I wanted to make this completely homemade, so I opted for the cocoa version. It seemed like the most authentic to me, as well, based on this history of the cake's southern origins.

It turned out great, and it was fun to watch the batter turn blood-red. The recipe came from

The frosting was HEAVENLY! Not so sickly sweet like the store-bought kind. It's a recipe I'm sure I'll use again. It's from Joy of Baking.

Next time I make this, I'll get a better photo. This was taken at The Irish Lion, and I had to use the flash, so it looks bright red. It's actually a medium red, not bright at all.

Red velvet cake (makes 1 double-layer 9-inch cake)
1/2 cup shortening
1-1/2 cups sugar
2 eggs
2 tablespoons cocoa
1-1/2 ounces red food coloring (I used 1 ounce because that was the bottle size)
1 teaspoon salt
2-1/2 cups flour
1 teaspoon vanilla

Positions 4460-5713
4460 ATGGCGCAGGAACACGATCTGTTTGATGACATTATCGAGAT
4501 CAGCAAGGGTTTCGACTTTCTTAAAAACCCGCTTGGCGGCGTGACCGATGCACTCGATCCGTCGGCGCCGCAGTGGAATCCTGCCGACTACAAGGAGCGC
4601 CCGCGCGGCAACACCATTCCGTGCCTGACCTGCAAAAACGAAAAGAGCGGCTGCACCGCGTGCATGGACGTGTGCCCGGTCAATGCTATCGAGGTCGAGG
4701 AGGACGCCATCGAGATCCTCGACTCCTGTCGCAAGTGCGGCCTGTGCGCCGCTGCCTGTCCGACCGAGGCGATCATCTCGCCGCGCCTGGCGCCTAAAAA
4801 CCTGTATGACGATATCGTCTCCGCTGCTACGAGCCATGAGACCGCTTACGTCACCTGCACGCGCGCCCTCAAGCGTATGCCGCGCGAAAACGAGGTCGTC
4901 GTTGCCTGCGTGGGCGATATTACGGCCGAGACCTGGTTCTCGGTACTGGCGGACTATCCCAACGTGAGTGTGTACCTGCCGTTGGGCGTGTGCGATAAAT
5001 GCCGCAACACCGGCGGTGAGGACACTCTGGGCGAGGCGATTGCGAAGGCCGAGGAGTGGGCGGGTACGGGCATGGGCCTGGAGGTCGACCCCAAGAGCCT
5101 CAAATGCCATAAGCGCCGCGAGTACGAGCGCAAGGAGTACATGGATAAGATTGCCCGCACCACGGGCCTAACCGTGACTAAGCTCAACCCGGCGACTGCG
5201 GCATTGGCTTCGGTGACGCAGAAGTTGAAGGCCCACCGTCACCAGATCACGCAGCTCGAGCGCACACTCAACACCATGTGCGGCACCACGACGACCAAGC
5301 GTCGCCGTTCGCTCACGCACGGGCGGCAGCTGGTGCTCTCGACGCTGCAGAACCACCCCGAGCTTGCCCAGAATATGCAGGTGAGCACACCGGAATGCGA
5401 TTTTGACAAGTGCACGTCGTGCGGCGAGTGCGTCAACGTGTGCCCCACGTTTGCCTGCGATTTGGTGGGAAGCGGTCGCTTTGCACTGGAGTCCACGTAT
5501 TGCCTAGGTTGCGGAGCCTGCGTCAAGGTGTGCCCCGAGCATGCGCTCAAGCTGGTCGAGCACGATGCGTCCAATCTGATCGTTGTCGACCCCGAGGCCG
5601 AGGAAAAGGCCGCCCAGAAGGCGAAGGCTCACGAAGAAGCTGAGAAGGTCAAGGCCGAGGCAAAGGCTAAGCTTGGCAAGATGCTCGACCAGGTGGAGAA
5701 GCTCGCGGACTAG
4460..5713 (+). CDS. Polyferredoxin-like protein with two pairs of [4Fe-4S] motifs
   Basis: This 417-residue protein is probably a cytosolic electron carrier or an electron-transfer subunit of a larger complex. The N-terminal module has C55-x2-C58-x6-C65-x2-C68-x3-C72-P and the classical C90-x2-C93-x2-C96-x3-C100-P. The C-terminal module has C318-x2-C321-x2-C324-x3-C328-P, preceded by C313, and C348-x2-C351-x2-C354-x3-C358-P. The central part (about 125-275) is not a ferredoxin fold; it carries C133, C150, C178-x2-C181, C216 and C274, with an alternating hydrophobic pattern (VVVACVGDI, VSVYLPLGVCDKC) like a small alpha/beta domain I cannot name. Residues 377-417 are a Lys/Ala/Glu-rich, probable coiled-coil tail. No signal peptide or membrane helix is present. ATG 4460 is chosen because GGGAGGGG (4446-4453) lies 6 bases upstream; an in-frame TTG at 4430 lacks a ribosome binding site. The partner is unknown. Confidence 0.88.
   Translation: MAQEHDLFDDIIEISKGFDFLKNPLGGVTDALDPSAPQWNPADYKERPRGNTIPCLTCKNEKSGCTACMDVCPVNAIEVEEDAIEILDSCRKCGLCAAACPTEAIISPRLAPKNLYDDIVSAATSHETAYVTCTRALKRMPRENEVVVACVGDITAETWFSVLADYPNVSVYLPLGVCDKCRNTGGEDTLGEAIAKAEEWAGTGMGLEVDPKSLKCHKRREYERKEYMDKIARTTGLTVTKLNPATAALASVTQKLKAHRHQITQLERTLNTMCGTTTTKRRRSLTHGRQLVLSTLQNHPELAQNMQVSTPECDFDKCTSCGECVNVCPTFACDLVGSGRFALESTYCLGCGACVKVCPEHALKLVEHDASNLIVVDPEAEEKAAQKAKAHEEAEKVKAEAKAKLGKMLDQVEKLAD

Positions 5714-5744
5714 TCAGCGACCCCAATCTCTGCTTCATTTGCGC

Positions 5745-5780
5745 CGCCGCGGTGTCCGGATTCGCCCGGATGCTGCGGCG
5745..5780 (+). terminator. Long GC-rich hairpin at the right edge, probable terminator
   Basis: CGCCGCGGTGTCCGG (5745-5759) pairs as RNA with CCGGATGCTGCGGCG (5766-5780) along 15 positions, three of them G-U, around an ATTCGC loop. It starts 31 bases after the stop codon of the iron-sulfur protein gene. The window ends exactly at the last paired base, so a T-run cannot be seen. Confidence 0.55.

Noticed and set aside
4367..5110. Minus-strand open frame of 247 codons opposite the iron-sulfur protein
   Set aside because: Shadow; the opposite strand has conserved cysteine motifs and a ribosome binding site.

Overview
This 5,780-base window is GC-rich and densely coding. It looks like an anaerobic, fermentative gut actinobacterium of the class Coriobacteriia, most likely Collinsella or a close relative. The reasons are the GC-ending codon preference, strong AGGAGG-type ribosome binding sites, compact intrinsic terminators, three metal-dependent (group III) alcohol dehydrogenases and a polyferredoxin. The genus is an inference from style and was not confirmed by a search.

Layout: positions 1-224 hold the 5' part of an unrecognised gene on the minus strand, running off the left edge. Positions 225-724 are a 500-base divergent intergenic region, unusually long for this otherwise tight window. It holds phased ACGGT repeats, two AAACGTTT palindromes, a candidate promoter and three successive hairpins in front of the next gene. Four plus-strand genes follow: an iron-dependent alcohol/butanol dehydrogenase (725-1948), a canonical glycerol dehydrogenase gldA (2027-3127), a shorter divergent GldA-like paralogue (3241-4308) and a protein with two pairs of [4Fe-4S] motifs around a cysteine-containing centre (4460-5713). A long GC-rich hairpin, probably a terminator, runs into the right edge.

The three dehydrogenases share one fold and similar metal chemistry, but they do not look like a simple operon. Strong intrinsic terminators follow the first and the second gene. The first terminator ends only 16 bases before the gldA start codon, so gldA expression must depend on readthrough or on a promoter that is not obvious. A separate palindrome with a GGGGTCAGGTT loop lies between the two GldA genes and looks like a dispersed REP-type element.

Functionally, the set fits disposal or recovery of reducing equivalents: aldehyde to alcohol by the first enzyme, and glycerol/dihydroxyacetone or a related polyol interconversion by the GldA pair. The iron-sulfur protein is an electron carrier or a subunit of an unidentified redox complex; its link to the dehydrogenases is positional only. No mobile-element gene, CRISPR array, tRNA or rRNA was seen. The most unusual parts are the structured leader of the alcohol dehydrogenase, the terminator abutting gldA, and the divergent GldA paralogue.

1 cup buttermilk
1 teaspoon soda
1 tablespoon white vinegar

1.) Cream shortening, then slowly add sugar. Beat in eggs, one at a time, mixing well with each addition.

2.) Make a paste using the cocoa and food coloring. Add this to the batter.

3.) Add salt, flour, and vanilla alternately with the buttermilk. (i.e. Add a little of the salt, then a little buttermilk, then a little flour, then a little buttermilk, then a little vanilla, a little buttermilk, etc.; that's how I interpreted those directions.)

4.) In a small separate bowl, sprinkle the soda over the vinegar. It will bubble. Sprinkle on top of the batter, and stir until combined.

5.) Spread the batter into two 9-inch cake pans, and bake at 350 degrees for a half-hour.

6.) Cool completely before icing with your favorite cream-cheese frosting; try the one below if you're feeling adventurous. It's got mascarpone cheese, heavy cream, and cream cheese -- wow! I recommend putting the cakes, wrapped in plastic wrap, in the freezer for a couple hours before frosting. This will allow the cake to be sliced later without crumbling apart, because it will seal in moisture.